He eventually ordered his new Peterson grinder, cleaned up the wood waste recycling yard, and began grinding operations. “And having a blast doing it,” he added.

Copeland Lumber does custom sawing of hardwood and softwood logs to make rough-cut lumber. The wood recycling yard is set up behind the sawmill. The yard comprises about 2 acres while the sawmill and its operations account for about 3 acres.

Dan confessed that he did not do a great deal of analysis to determine his rate of return on investing in a grinder, although he knew from the association with Peter that the grinding operations and mulch production could generate substantial revenues. Plus, he had his own business savvy to rely on from the past two decades. “I’m just hoping for the best,” he said.

“I just dove in with two feet,” added Dan.

Dan began doing business with Barry Equipment about 18 months ago when he bought his first Doosan excavator from the dealership. “I absolutely love the guys from Barry Equipment,” said Dan. “They’re very family-oriented, excellent people.”

Still, Dan wanted to investigate other options for grinding equipment. “I really like them, but I wanted to learn some more.” He considered at least two other manufacturers of grinding equipment and one other dealer.

“I just ended up going back to Tom (Barry) and Peterson.” And after he began operating the grinder, “I’m really happy I did.”

Dan did not demo the Peterson machine, as he did another manufacturer’s brand, but Tom took him to visit a few customers with Peterson grinders to see them at work and to confer with other contractors who owned them. Barry Equipment also loaned him an older model to use temporarily until his new machine arrived.

The Peterson 5710D is a track-mounted horizontal grinder designed for high-volume producers with very demanding end-product specifications. Powered by a Tier II or Tier IVi Caterpillar C27 1,050 hp engine, the 5710D provides the highest power to weight ratio of any Peterson grinder. With a feed opening of 60 inches by 40 inches combined with Peterson’s high lift feed roll, the 5710D can readily reduce a wide range of wood material, including stumps.

The control panel features a large LCD display of information for the operator for efficient operations. System pressure transducers and remote monitoring capability simplify set-up and provide complete engine and system parameters. The 5710D can be operated by wireless remote control by a worker running another machine to feed it material, such as a wheel loader. The quick-change multiple grate system makes it easy to customize grate configurations to produce a wide variety of finished products; grates are removed through an access door on the side wall.

Peterson also manufactures drum chippers and disc chippers, flails, blower trucks, stacking conveyors and screens. For more information about Peterson, visit the website at

While 99% of Peterson products are painted their signature blue, Dan had his Peterson grinder custom painted black to match his other equipment and trucks, which are black and emblazoned with the company name in gold lettering. “While I can’t imagine anyone wanting a Peterson grinder in anything but our bold blue, I have to admit Dan’s 5710D is quite striking in its custom black paint!” said Michael Spreadbury, Marketing Manager for Peterson. “We rarely build machines that are ordered in a custom color, but this machine has such an aggressive presence in black that we actually shot a group photo with our employees and Dan’s machine to celebrate this event.”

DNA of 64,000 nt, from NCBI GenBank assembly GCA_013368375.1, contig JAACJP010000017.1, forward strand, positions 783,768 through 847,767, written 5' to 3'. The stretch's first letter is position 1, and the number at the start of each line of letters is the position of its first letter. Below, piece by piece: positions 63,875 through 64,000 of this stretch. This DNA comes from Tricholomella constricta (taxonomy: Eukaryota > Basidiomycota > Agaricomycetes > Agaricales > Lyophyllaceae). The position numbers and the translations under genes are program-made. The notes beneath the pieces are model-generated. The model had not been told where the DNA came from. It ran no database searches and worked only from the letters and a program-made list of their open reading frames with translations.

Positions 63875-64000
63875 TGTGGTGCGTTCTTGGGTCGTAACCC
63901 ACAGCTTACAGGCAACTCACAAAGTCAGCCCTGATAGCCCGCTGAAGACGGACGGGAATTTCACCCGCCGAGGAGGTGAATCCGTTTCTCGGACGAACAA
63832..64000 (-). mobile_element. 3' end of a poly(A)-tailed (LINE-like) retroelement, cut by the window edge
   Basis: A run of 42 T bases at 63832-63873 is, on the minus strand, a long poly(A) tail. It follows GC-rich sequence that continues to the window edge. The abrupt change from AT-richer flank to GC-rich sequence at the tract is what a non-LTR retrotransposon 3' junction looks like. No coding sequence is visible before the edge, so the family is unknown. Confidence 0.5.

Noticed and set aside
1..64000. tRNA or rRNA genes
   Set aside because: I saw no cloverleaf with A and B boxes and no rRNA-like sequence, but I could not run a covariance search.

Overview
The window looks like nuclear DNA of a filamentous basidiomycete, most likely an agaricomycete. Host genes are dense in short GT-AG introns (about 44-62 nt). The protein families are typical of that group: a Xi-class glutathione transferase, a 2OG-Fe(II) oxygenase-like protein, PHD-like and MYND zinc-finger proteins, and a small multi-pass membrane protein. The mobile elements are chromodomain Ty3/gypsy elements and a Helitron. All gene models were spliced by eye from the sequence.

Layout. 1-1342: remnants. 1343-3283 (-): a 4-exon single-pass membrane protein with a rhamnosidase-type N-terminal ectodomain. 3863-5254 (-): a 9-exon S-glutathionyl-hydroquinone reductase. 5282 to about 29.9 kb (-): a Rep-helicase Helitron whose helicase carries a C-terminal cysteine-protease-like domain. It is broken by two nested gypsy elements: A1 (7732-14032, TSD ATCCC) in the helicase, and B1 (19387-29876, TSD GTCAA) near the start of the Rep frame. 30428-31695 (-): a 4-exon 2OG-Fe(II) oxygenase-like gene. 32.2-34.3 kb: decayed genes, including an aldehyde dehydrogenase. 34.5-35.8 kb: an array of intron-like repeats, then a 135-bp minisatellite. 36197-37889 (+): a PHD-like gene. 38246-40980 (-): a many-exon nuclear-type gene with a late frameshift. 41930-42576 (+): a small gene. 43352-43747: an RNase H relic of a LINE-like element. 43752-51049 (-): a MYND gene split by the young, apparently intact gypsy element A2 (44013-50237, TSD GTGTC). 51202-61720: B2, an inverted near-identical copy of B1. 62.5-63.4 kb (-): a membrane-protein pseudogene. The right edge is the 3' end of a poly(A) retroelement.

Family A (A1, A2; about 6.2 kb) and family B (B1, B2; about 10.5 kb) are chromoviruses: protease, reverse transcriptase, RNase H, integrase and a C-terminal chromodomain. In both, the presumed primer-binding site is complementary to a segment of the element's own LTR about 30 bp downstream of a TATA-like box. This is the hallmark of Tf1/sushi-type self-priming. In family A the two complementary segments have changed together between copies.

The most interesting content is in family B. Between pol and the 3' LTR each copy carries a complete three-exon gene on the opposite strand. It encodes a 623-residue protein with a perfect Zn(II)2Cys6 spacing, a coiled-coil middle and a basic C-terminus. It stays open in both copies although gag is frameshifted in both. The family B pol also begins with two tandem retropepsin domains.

The Peterson 5710D horizontal grinder has done everything Dan expected, and then some. “It has far exceeded my expectations,” said Dan. “It’s just incredible.”

The machine monitors and optimizes grinding performance, temporarily slowing down the feed speed as needed to adjust to the material, noted Dan. “It just kind of does your job for you,” he said.

The company uses the Doosan 225LL excavator with Rotobec grapple to feed wood material to the grinder. The excavator operator runs the grinder via remote control.

Dan plans on selling his mulch production wholesale for now and indicates he has good markets. Premium, richly colored black mulch is a “hot item around here right now,” he said. His finished product will contain no grass clippings or leaves or other debris.

“There’s plenty of demand for it,” said Dan, who already has begun producing his finished product. “I’ve got my fingers crossed.” He has begun operating the grinder 8-10 hours a day and envisions putting it to work about 40 hours per week.

The company is coloring the mulch with a dry, pelletized colorant manufactured by T.H. Glennon Co. Inc. that comes in 1,100-pound bags. (Massachusetts-based T.H. Glennon also supplies liquid colorants as well as a system that attaches to a grinder to add liquid colorant.) An excavator is used to place a bag on top of a pile of grindings and break it open. The excavator turns the colorant into the grindings to thoroughly mix the two. The mulch will be allowed to sit for the colorant to continue to break down and do its job.

The wood goes through two grinding processes. The first grind reduces the wood material to a size of about 3 inches. After it has been colored and allowed to settle, it goes through the grinder a second time with a different screen to produce a finer, smoother mulch. The staff at Barry Equipment was a “huge help” in educating Dan about the production process, he said.

Barry Equipment sells and services machines and equipment for grinding and chipping wood material for such applications as mulch production, pulp and paper, biomass, and construction. It represents the Peterson and Doosan brands as well as Rotobec grapples and attachments and Edge material handling equipment. It is a family-owned and operated equipment dealership serving customers throughout New England and New York.

Dan’s company has a website,, and a Facebook page, Smith & Sons Excavating and Forestry.

Dan’s principal hobby is his family. He has three sons ranging in age from 4-9. “We all do motocross,” he said, ‘dirt bike’ motorcycle racing. He converted an old truck into a motorhome, and they use that to travel around to a few racing circuits. The family also enjoys snowmobiling together. “We just have a good time,” said Dan. His family lives on a small farm with a couple of “pet” beef cattle.